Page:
(Updated May 1, 2014) Unemployment, dilapidated buildings, a dearth of municipal services, an overabundance of police, lack of healthcare, and hunger defined the social conditions that compelled Marshal “Eddie” Conway to join the Black Panther Party in the late 60s.
Forty-seven years later, Conway remains politically active, continuing a life-long struggle against social realities he said have only become worse.
Conway was released from prison this March after spending almost 44 years behind bars for a crime against which he has always maintained his innocence. He said he saw his political consciousness first emerge during a stint in the military from 1964 to 1967.
Confronted with institutional racism, Conway began to resist and found himself being trained and promoted as a result. “They opened doors for me and made things possible, and I ended up with a platoon of guys who really fared a lot better because I was in a position to take care of them,” Conway told the AFRO.
Conway left the military in 1967 when he came across a report of American soldiers with arms trained on African-American residents of Newark, N.J. in the aftermath of a riot that had occurred there. He decided that, rather than re-enlist and fight in Vietnam, he wanted to get involved in the ongoing struggle for civil rights at home.
When he returned to Baltimore in September 1967, Conway sought to address what he described as “the decaying conditions of the community.”
“Little did I know that it would really get worse,” said Conway, “but at that point, we were basically red lined into ghettoes – districts that had already been abandoned – and we were pretty much in the high unemployment category compared to the rest of the nation.”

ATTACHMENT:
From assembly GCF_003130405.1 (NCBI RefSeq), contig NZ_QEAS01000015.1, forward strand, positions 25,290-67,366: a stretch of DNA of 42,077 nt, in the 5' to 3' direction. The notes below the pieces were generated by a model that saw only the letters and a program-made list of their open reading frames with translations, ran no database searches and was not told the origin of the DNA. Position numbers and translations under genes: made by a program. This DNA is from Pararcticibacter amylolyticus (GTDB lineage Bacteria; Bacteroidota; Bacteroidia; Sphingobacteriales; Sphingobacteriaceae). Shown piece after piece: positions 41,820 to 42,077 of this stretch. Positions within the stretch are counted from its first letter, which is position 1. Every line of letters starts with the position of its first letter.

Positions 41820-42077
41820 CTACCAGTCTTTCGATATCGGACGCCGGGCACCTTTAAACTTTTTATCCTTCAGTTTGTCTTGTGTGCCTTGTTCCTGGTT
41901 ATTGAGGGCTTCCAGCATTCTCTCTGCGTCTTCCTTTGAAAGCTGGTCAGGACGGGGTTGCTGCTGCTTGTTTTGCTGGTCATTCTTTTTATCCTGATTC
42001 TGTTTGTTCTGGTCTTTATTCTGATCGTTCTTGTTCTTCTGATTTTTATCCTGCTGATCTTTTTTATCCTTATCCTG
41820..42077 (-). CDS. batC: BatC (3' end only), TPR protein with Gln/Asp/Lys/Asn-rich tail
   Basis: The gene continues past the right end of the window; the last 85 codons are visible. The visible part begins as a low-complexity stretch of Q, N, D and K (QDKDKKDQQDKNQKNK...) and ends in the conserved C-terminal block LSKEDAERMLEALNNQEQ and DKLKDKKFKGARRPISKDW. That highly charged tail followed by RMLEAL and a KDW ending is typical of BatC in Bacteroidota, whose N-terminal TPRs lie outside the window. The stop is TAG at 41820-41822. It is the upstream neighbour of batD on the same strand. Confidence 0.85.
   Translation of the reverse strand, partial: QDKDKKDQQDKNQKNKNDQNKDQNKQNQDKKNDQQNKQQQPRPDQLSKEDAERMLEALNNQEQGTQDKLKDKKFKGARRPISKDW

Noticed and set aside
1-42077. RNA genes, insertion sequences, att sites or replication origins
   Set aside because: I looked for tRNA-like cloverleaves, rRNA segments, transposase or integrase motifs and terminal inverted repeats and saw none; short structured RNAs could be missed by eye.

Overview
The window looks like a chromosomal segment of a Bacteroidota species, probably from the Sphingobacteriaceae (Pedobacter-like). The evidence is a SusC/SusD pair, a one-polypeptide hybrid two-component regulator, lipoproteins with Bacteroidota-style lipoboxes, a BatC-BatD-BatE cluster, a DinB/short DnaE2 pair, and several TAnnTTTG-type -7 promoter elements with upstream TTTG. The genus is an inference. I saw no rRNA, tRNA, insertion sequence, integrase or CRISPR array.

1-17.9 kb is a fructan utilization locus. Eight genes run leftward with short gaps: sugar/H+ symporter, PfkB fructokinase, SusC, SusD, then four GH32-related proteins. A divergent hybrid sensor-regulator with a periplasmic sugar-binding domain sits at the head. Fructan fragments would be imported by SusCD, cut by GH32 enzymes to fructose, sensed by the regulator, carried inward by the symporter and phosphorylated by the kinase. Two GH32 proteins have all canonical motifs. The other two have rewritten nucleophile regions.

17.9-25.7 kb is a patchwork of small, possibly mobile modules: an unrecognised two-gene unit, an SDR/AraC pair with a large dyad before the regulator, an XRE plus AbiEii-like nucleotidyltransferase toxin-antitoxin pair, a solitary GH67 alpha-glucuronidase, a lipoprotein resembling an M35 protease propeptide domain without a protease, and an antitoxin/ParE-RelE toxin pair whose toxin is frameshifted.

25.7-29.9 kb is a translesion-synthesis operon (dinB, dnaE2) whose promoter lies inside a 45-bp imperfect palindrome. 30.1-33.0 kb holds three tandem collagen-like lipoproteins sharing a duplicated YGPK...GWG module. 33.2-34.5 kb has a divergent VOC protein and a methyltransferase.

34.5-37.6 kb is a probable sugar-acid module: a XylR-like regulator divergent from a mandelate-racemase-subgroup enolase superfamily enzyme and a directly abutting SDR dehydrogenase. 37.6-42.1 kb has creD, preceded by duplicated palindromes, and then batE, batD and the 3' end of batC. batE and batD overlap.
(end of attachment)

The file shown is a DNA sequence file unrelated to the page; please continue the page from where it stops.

Conway saw a need to organize around these issues and ultimately settled on the Black Panther Party as the organization whose discourse he felt best addressed the systemic nature of racism and oppression. He saw the organization focusing on the need for broad, structural change. The group’s programs and rhetoric were emulated by other groups, such as the White Panther Party and the Young Lords, but their use of socialist discourse and arms set the group apart from other Black nationalist organizations of the period. This, according to Conway, led to the Black Panthers being viewed as a threat to be destroyed.
In the 47 years that have passed since the plight of Baltimore spurred him to join the Panthers, Conway feels things have gotten worse. Among the devolutions, Conway cites a higher Black unemployment rate than was present in the ‘60s, as well as the problem of underemployment, a collapsed housing stock, and a drug problem that has spilled into the streets, helping drive an incarceration rate in the African-American community that is disproportionate to its share of the population.
Conway feels that the most important tool in any attempt to reverse urban decay in places like inner-city Baltimore is the creation of jobs that pay a living wage. “If you don’t supply jobs, nothing else is going to change, because the desperation of people that are in poverty is going to continue to collapse the social structure.”
Conway remains politically active with Friend of a Friend, an organization he founded while incarcerated that helps former prisoners transition into jobs and trains them to be mentors and community advocates. As part of his work with Friend of a Friend, Conway, along with other former prisoners involved with the organization, speaks to youth audiences in order that they might benefit from lessons learned over a lifetime of activism.
Conway emphasizes two things in those discussions with youth, the need to take one’s education as far as possible, and the need to take responsibility for those things in your immediate vicinity that you can help change and improve. “You can’t change everything, you just have to change your little bit around you.”
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